Sunday, December 31, 2006

Chavism (2007)

Book Review from the January 2007 issue of the Socialist Standard

Democracy and Revolution: Latin America and Socialism Today. By D. L. Raby. (Pluto Press.)

Though relatively unknown in Europe, Latin America has its own tradition of Marxism or, rather, of "Marxism-Leninism". Descended from the bourgeois-democratic ideology that motivated those who "liberated" Latin America from Spanish rule in the first part of the 19th century, it has been more nationalist and anti-imperialist than pro wage-working class even though committed to trying to improve the lot of "the people".

As this book inadvertently shows, Cuba illustrates this well. The Cuban revolutionaries who overthrew the Batista dictatorship in January 1959 did so in the name of the anti-Spanish Cuban revolutionary tradition and adopted the cry of "Patria o Muerte" (Fatherland or Death). It was only later that the revolution was declared to have been "socialist".

In Venezuela too, Chavez, who was first elected president in 1998, did not declare himself a "socialist" till some years later (in December 2004). But, unlike Castro, Chavez does not claim to be either a Marxist or a Leninist, but a new type of socialist - "a socialist of the 21st century". For leftwingers, after deceived hopes placed in Yugoslavia, then Algeria, then Vietnam, then Nicaragua, Venezuela has become the new Mecca. Raby's book is, in fact, an attempt to defend "Chavism" as a socialist strategy.

Her argument is that the strategy of traditional "Marxism-Leninism", with the indispensable role it attributes to an all-knowing, centralised vanguard directing everything, as exemplified not only by the old pro-Moscow Communist Parties but also by Trotskyists and Maoists, has never worked and never will. Using Cuba and Venezuela as examples, she says that, while a vanguard is still necessary, the main thrust must come from the popular masses having a special relationship with a charismatic leader such as Castro and Chavez have proved to be. According to her, this relationship is not a simple one of leader and followers, but one where the leader somehow interprets and expresses the inchoate wishes of the people (which seems rather mystical).

In what most people wouldn't immediately regard as a flattering comparison, Raby likens Castro and Chavez to other charismatic Latin American leaders such as Peron in Argentina. There may be something in this since Peron, too, praised the workers and enjoyed considerable working class support.

Raby also examines three unsuccessful revolutions - Chile, Portugal and Nicaragua. Of particular interest to us is Chile since what happened to Allende in September 1973, when he was overthrow and died in a coup led by General Pinochet, is always being used as an argument against the possibility of establishing socialism through peaceful, democratic means. Raby confirms the analysis we made at the time: that (quite apart from having state capitalism rather than socialism as its aim) a key factor was that Allende had become president in 1970 with only 36 percent of the popular vote and that he never enjoyed majority popular support:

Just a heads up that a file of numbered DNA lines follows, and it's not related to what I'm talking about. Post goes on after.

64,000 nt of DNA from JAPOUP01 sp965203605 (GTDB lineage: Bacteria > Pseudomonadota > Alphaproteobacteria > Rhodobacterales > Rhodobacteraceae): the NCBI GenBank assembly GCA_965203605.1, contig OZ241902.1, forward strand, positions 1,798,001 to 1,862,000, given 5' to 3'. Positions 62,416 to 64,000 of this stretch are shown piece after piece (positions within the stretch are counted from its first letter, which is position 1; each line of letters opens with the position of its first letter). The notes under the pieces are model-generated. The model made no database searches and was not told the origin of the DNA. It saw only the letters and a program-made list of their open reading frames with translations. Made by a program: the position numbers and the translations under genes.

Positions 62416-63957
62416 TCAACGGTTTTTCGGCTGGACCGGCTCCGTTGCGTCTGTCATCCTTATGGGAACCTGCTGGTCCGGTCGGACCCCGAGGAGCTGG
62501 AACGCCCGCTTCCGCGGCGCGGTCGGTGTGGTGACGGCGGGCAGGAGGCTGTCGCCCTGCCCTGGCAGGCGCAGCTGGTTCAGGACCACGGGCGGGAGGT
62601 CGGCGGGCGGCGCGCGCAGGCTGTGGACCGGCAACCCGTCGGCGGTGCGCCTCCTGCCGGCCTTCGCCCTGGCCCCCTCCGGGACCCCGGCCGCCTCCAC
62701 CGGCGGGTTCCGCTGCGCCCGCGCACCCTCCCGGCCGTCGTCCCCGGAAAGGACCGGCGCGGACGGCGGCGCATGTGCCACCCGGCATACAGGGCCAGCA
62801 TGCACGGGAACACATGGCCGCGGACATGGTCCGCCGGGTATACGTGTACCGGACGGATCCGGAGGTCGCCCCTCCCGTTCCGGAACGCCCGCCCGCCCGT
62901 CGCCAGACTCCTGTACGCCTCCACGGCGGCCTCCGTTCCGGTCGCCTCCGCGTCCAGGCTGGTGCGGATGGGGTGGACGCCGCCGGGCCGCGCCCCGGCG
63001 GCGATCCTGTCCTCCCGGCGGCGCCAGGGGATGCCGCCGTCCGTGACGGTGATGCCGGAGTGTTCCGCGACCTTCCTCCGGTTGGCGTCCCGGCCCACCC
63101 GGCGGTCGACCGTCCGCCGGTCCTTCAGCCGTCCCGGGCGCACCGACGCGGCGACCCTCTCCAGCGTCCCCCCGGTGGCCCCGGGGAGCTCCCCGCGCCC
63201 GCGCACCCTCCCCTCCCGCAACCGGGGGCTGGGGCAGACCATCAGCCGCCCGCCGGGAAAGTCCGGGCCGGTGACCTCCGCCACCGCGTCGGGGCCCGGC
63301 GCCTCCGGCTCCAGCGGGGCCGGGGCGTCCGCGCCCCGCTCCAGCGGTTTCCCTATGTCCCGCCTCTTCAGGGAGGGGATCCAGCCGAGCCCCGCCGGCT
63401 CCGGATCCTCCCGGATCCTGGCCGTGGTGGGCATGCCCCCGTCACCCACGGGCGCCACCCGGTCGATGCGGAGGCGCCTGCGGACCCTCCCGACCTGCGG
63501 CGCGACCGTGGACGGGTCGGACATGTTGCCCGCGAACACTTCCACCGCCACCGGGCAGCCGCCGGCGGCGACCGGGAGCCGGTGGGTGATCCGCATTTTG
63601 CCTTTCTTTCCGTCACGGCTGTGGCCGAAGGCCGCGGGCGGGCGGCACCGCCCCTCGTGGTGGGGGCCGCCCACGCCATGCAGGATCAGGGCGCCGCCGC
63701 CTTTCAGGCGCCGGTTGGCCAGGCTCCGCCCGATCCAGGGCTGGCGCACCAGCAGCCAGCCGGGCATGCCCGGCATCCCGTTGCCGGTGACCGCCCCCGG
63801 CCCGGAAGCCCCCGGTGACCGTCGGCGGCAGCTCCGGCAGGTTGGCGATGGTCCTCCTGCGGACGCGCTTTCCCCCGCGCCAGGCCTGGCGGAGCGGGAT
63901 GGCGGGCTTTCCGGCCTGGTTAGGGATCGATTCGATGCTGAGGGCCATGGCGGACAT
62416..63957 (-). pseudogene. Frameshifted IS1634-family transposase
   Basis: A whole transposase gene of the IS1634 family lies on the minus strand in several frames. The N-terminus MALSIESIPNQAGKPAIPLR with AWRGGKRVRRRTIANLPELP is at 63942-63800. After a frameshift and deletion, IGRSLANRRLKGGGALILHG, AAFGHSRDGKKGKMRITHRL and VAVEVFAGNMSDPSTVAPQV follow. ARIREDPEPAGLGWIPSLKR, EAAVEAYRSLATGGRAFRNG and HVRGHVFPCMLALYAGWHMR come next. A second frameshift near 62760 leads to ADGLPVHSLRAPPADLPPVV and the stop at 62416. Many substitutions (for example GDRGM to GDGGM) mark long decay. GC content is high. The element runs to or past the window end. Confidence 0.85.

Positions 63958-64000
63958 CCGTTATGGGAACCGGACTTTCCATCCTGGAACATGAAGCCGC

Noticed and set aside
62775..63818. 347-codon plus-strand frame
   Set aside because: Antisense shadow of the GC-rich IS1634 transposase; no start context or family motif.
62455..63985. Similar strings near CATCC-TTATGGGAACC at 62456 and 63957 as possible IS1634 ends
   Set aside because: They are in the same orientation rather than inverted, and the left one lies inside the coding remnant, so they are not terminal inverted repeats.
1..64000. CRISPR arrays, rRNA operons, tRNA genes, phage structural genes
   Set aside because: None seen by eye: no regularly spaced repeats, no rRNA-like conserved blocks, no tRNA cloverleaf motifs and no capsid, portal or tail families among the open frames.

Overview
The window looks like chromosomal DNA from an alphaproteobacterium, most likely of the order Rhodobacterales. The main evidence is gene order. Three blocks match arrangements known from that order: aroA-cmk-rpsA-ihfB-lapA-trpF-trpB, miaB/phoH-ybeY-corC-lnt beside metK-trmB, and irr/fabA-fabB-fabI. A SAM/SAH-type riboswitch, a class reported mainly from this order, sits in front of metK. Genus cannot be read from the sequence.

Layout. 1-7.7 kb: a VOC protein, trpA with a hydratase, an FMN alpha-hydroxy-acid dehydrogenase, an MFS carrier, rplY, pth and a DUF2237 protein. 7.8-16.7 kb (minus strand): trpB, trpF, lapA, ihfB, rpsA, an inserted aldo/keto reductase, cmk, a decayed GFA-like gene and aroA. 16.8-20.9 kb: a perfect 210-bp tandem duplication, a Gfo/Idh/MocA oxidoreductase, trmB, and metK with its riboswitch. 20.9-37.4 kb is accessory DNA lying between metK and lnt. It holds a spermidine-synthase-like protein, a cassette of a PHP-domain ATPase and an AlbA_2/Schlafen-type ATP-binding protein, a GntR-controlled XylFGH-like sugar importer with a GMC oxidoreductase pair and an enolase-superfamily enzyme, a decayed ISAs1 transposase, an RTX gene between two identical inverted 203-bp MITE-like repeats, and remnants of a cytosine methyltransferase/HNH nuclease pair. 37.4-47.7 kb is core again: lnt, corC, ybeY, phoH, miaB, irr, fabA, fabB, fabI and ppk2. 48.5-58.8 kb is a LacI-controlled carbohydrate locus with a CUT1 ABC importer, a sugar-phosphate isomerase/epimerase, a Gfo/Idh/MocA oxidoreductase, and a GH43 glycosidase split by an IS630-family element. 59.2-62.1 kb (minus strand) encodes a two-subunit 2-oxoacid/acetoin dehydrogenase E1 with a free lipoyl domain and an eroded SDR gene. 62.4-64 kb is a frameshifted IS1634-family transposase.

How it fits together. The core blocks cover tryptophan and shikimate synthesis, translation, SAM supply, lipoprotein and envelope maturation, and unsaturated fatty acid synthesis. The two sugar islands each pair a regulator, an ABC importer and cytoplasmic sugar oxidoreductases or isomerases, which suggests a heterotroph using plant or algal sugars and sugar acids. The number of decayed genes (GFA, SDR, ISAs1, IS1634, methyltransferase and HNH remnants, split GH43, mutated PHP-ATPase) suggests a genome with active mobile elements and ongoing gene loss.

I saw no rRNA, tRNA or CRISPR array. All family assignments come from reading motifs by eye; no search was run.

"with a president voted in by only 36 per cent of the electorate and a coalition which only briefly achieved a little more than 50 per cent (in April 1971), there was no real mandate for revolutionary change."

So it wasn't an example of a successful coup in the face of a determined majority such as would exist before socialism could be established.

Venezuela, being a leading oil-producing country, enjoys considerable income as rent, which the Chavez government has redirected from the luxury consumption of the rich towards improving education and health provision for the mass of the people. We don't want to belittle this but it's not socialism. Raby agrees but says that, as "an eventual worldwide defeat of capitalism" is "an ideal which may or may not be realisable some time in the future", this is the best socialists can hope for at the present time. Socialists should therefore, she says, lower their sights and not go for socialism but only for what one of the writers she quotes, Antonio Carmona Baez, calls a "state-led economy run by socialists". We don't agree. Surely, one of the lessons of the 20th century has been that national state capitalism is not a step to socialism and is in fact unsustainable in the long run.
Adam Buick